The next morning we had breakfast, hopped into the car, and drove to the beach, where we’ll be staying through Memorial Day. I’ll be working from here, and there will be no shortage of important work to do, though I hope to keep afternoons free for a bit of R&R. With some luck, COVID will wait on us for at least this week. My batteries could use some recharging.

Stay safe and be well.




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May 15 2022

Sorrow and Progress

by at 9:41 pm

I was looking forward to writing and sharing good news from the past week. I’ll still do that here in my blog, because as a group united against cancer, we must continue to keep our eye on the ball and celebrate our victories.

However, my message this week must begin on a sad note. There are no words to describe the horror and fear that must have fallen upon the people shopping in a Buffalo neighborhood grocery store as a lone white gunman shot and killed 10 fellow shoppers and wounded others. What we now know from reports is that this man killed the shoppers because they were Black.

Meanwhile, the indiscriminate mass slaughter of innocent civilians continues in the Ukraine. There is evil in this world, and when we see it we are compelled to stand up against it. The world has taken note of the Ukraine and has pretty much united to support it. When will we do the same for our fellow citizens, whose crimes apparently were to live normal lives? When will we as a nation stand up for our ideals?

Enough killing. No more words, please. It’s time for action.

There is no good way to transition to happier news, but I do want to share some uplifting moments from this past week.

On Tuesday night, Harriet and I attended a celebration of the 25th anniversary of the Friends of Cancer Research, which was attended by a largely maskless throng of the oncocratic glitterati. COVID angst aside, it was a lovely event, and we seem to have avoided a coronavirus bullet, at least so far.

The next morning, I participated in a smaller gathering at the Eisenhower Building on the White House grounds to discuss the Cancer Moonshot. This all-day meeting focused on issues such as access to care and data transparency. There were about 60 of us, and I was joined by Lucile Adams-Campbell. I don’t yet know if any of our suggested action items will be prioritized, but I came away convinced that the Administration is laser-focused on the work to be done.

That meeting coincided with the announcement that Georgetown Lombardi has received a substantial donation from the Ralph Lauren Foundation to expand our work in community outreach and engagement under Lucile Adams-Campbell’s leadership. Many thanks to Lucile and Justine Weissenborn for their great work to make this dream come to life.

We spent the weekend in the Philly area, attending an event and then visiting with friends and family.

As we all process the events of this weekend, we can find strength in our shared fight against the common enemy of cancer — work that does not, and should not, stop!

Stay safe and be well.




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May 08 2022

National Nurses Week

by at 8:57 pm

Happy Mother’s Day! I hope all mothers and mother-like figures enjoyed the weekend.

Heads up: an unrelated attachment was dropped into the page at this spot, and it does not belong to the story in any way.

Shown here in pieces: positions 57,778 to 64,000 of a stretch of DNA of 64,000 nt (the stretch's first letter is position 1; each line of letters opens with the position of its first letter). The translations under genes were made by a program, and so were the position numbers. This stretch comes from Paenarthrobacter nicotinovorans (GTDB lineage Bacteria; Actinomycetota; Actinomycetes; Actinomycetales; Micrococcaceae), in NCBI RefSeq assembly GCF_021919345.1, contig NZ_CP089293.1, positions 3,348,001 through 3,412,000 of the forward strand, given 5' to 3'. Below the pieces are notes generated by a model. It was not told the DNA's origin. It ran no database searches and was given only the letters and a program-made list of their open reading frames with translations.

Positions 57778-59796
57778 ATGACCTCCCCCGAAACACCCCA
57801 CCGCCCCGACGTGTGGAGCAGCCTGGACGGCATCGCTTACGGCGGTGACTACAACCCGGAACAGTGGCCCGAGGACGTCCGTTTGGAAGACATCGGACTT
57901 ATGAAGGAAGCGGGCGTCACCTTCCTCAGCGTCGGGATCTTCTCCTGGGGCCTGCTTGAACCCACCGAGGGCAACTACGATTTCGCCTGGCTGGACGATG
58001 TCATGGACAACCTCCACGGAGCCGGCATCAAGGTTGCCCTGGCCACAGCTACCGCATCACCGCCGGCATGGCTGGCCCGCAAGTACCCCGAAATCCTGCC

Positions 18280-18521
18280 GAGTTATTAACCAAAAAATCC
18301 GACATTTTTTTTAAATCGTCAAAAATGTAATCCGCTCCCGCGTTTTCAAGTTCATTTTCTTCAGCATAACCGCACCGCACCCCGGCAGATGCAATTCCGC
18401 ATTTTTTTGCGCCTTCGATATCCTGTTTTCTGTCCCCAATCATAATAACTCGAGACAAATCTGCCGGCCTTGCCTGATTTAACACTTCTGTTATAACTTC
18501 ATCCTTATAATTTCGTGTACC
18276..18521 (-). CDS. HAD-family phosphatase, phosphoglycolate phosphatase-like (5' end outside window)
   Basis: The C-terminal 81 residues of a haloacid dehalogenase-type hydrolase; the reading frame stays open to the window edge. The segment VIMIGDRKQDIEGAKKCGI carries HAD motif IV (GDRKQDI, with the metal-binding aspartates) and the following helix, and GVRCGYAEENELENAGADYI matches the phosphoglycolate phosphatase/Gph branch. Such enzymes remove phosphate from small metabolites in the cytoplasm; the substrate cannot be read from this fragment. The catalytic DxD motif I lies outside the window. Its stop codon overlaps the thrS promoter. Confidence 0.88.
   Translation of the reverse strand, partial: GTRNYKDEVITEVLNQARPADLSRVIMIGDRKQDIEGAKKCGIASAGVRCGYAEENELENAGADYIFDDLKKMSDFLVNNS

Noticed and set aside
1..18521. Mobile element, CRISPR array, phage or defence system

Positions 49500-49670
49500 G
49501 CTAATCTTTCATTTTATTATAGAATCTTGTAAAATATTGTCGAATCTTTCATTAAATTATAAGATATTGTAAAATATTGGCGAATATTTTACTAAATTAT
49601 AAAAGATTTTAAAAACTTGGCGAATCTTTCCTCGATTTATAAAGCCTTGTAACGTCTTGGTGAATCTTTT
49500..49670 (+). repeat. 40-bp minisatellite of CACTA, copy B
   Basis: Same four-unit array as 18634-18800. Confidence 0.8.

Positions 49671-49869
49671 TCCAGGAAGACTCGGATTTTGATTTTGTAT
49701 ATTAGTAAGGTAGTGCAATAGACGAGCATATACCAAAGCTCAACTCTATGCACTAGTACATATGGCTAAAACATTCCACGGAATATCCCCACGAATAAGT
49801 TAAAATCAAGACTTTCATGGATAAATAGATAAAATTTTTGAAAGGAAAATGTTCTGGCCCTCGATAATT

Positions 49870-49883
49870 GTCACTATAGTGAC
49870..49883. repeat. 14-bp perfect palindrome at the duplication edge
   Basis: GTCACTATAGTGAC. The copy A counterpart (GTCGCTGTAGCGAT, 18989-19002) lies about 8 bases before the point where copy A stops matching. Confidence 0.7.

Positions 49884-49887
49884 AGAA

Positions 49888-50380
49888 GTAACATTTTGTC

We are in the middle of National Nurses Week. Think about the last two years — it has been hard for everyone, but in many ways, nurses have truly been our front-line heroes — from the darkest times of spring 2020 through the COVID roller coaster that has followed. They are our patients’ primary caregivers, their best advocates, and many times have been the last people who our dying patients would see as they succumbed to COVID — again and again and again, as we close in on 1 million COVID related deaths in this country alone.

No wonder that so many nurses have burnt out, their psyches ground into dust by relentless cycles of fatigue and misery. Many have left the field, others have moved into less stressful nursing roles, and still others have found that alternative arrangements — nursing gig work, if you will — beats the more traditional forms of employment.

Sometimes you don’t know what you have until it’s not there. Nurses, our health care system’s glue, are hard to hire, hard to keep, and it is incumbent on all of us to recognize that it is not just about the money. It’s about being part of a team, part of a shared mission that brings a sense of purpose and belonging. It’s about breaking down ancient hierarchical health care structures that don’t work in our post-modern, technology-driven, post-COVID era. It’s about embracing the future.

Health systems and clinical research enterprises like our own Clinical Research Management Office (CRMO) are living this new reality. Our need for nurses has never been greater, and we have a golden opportunity to rethink how we create work with added value that will foster excellence, inclusion, opportunity and purpose.

I want to acknowledge all of our nurses — those in the CRMO, and those who directly work with our patients — for all they do, and look forward to communally redefining ways to make their work, which is so very important, into the work we all do — together.

Meanwhile, I am looking forward to attending a Cancer Moonshot event, organized by the White House, on Wednesday of this week with Lucile Adams-Campbell. It promises to be very interesting. Stay tuned for more news about the event and some related activities.

Stay safe and be well.



The views, thoughts, and opinions expressed in the text belong solely to the author, and not necessarily to the author’s employer, organization, committee or other group or individual.